AS the number of Democrats declaring candidacy for the 2020 presidential nomination continues to grow, many pundits, analysts and Republicans seem to think this is a gift to President Donald Trump. They could not be more incorrect. A crowded field does not necessarily mean that party in-fighting will weaken the ultimate nominee; it may in fact strengthen the candidate by toughening up him or her.
Indeed, recent history belies the notion that multiple candidates hurt the party seeking to recapture the White House. There have been three such competitions in the last half-century, in 1976, 1988 and 1992. In each of these election years Democrats – the out-party – had a lively, competitive battle for the nomination, and in two of the three years Democrats prevailed.
In 1976, 17 Democrats sought the nomination of their party to face incumbent President Gerald Ford. Because Ford was not elected to the office – he became president when Richard Nixon resigned in disgrace – he was regarded as very vulnerable. Ford’s situation was made even worse by the challenge, which nearly succeeded, of Ronald Reagan in his own party.
Democrats ended up nominating a true outsider – Jimmy Carter, a former Georgia governor who proudly campaigned on having spent no time in Washington, D.C. Carter defeated a host of well-known, seasoned Democrats following a rancorous battle in which most party veterans opposed him. Nevertheless, he went on to narrowly defeat Ford in the general election.
In 1988, 12 Democrats fought it out for the nomination in a spirited race featuring three well-known forty-somethings – Al Gore (the Democrats’ nominee in 2000), Gary Hart (forced to drop out following a sex scandal), and Joe Biden (today’s Democratic frontrunner, even though he has yet to announce his expected candidacy). Also contending was black civil rights activist Jesse Jackson. Ultimately the nomination was secured by Massachusetts Governor Michael Dukakis.
Dukakis lost in the presidential election, but not because he was banged up during the Democrats’ fight for the nomination. Instead, most analysts attribute his defeat to George H.W. Bush to the simple fact that Bush was vice-president to an extremely popular president, Reagan, who could not run for a third term because of the two-term constitutional limit.
In 1992, nine Democrats vied for the chance to oppose incumbent President Bush. The eventual nominee, Bill Clinton, was attacked ferociously throughout the campaign because of alleged affairs, military draft-dodging, and drug abuse. The attacks came from members of both parties, but Clinton survived the damage and beat Bush handily in November of that year.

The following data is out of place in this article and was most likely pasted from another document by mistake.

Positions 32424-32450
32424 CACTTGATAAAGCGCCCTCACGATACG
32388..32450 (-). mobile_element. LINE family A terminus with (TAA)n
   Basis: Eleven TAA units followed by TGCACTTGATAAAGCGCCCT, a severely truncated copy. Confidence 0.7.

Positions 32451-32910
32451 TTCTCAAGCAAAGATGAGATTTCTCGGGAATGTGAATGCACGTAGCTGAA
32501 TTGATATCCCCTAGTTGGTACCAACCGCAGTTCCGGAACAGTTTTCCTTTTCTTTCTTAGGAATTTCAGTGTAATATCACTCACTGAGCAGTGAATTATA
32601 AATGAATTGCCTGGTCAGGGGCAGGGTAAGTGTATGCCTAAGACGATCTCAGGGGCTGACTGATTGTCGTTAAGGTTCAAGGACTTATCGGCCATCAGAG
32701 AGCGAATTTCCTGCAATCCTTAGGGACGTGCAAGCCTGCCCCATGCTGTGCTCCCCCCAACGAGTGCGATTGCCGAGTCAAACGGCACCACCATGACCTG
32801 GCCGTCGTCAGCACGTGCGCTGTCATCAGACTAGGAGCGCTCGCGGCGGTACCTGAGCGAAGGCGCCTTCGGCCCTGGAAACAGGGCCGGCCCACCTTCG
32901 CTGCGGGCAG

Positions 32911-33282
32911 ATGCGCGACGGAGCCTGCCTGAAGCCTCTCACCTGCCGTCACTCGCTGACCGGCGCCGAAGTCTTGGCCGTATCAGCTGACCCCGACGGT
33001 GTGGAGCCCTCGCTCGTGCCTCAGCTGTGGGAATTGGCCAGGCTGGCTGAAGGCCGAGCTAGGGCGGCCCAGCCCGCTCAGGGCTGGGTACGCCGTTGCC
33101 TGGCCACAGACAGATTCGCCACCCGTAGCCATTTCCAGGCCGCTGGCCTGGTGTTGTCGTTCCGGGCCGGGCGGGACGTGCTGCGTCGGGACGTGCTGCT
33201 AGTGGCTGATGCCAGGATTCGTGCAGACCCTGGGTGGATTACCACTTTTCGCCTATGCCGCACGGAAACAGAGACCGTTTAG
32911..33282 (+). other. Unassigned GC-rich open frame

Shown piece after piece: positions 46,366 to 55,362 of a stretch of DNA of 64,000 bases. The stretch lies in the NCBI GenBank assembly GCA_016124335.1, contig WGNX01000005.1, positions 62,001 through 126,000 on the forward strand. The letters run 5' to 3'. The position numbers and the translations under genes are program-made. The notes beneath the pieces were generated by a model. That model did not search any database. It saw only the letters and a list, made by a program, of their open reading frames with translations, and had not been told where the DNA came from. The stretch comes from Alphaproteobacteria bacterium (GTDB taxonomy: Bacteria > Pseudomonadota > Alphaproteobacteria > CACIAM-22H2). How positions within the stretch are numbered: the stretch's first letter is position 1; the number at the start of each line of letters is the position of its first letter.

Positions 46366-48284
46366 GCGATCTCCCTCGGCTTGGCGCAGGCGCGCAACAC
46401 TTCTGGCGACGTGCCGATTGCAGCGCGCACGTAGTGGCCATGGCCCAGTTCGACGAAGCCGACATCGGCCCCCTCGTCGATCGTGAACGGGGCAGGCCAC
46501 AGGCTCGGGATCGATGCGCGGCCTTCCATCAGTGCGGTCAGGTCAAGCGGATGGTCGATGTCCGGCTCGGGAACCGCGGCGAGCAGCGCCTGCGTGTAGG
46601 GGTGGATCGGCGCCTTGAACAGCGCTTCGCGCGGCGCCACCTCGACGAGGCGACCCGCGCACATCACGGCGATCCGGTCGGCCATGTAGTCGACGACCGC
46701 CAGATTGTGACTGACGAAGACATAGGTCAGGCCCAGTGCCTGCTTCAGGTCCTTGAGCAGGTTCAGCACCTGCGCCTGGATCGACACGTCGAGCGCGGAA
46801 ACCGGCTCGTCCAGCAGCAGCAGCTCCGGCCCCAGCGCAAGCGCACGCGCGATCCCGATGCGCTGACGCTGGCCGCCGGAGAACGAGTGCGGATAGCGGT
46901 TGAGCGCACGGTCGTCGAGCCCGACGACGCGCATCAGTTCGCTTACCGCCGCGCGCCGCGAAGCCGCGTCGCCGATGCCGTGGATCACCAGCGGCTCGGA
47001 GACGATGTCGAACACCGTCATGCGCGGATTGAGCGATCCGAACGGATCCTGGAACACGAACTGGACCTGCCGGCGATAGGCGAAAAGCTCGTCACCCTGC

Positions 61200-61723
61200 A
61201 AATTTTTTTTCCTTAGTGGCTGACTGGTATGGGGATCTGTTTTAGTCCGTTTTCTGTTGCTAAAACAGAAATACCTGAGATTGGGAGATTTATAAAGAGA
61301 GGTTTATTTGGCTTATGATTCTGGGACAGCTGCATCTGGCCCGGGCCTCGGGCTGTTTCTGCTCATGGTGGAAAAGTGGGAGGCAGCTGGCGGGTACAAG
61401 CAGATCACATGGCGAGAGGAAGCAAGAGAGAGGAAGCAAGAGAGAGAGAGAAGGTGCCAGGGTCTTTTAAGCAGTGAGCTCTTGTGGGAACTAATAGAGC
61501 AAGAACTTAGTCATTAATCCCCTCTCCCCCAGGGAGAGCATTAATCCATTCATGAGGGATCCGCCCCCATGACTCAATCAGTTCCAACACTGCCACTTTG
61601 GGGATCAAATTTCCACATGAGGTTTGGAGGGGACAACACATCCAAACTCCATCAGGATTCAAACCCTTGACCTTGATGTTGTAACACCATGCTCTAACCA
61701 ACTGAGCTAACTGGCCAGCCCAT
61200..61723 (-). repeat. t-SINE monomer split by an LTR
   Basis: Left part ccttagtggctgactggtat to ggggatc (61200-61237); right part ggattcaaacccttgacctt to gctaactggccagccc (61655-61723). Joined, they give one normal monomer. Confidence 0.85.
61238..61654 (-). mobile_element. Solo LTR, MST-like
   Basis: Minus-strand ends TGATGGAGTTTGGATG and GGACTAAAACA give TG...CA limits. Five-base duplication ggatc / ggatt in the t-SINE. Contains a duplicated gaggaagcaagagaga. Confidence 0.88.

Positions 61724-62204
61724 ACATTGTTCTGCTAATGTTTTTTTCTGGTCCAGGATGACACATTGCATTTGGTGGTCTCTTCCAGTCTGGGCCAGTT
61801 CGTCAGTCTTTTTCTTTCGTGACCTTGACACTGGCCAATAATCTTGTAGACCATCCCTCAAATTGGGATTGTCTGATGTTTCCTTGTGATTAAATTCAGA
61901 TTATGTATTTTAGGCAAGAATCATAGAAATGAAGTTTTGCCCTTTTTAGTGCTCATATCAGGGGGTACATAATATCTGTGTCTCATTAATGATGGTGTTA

So in two of these three instances where Democrats were flooded with potential nominees, their candidate won the presidency. Thus, while a large field and a knock-down race for the nomination does not guarantee a win for the out-party, it does suggest that a fierce nomination battle need not cripple the eventual nominee before the general election.
The 2020 race is shaping up a little early, mainly because America has never had a president as polarising as Trump. Many presidents, including very popular ones like Reagan and Franklin Roosevelt, had plenty of loud, enraged critics, but the criticisms had more to do with policies and ideologies than with the character and behaviour of the president. There is a reason why Trump’s popularity has hovered around 40-43% since the day he took office, despite a sub-4% unemployment rate. It is that a great many Americans are appalled and embarrassed by his behaviour. He regularly engages in name-calling, posts childish tweets, and issues veiled threats to political opponents. Moreover, he criticises leaders of America’s democratic allies, while praising dictators.
The winner of the Democratic nomination will be an imperfect candidate. He or she will be too old, too young and inexperienced, too weighted down with a history of controversies, too gaffe-prone, too impulsive, or too unlikable. But whatever flaws he or she has will pale next to the issue which is certain to dominate the 2020 race (unless Trump decides not to run). That issue is the fitness of this man for the most powerful job in the world.
The presidential nominating process is a long one, probably much too long. It includes multiple debates, arduous campaigning in almost every state, hundreds of millions of dollars in campaign expenditures, and a screening process which weeds out feeble candidates as they lose primaries or perform less well than expected. But in the end, most of the in-fighting is forgotten as the candidate, his or her party, and voters focus on the general election battle in November. And this is why Republicans may come to regret their glee over the upcoming Democratic nomination brawl.
The writer is a professor in the American Degree Programme at HELP University, Malaysia. Comments: firstname.lastname@example.org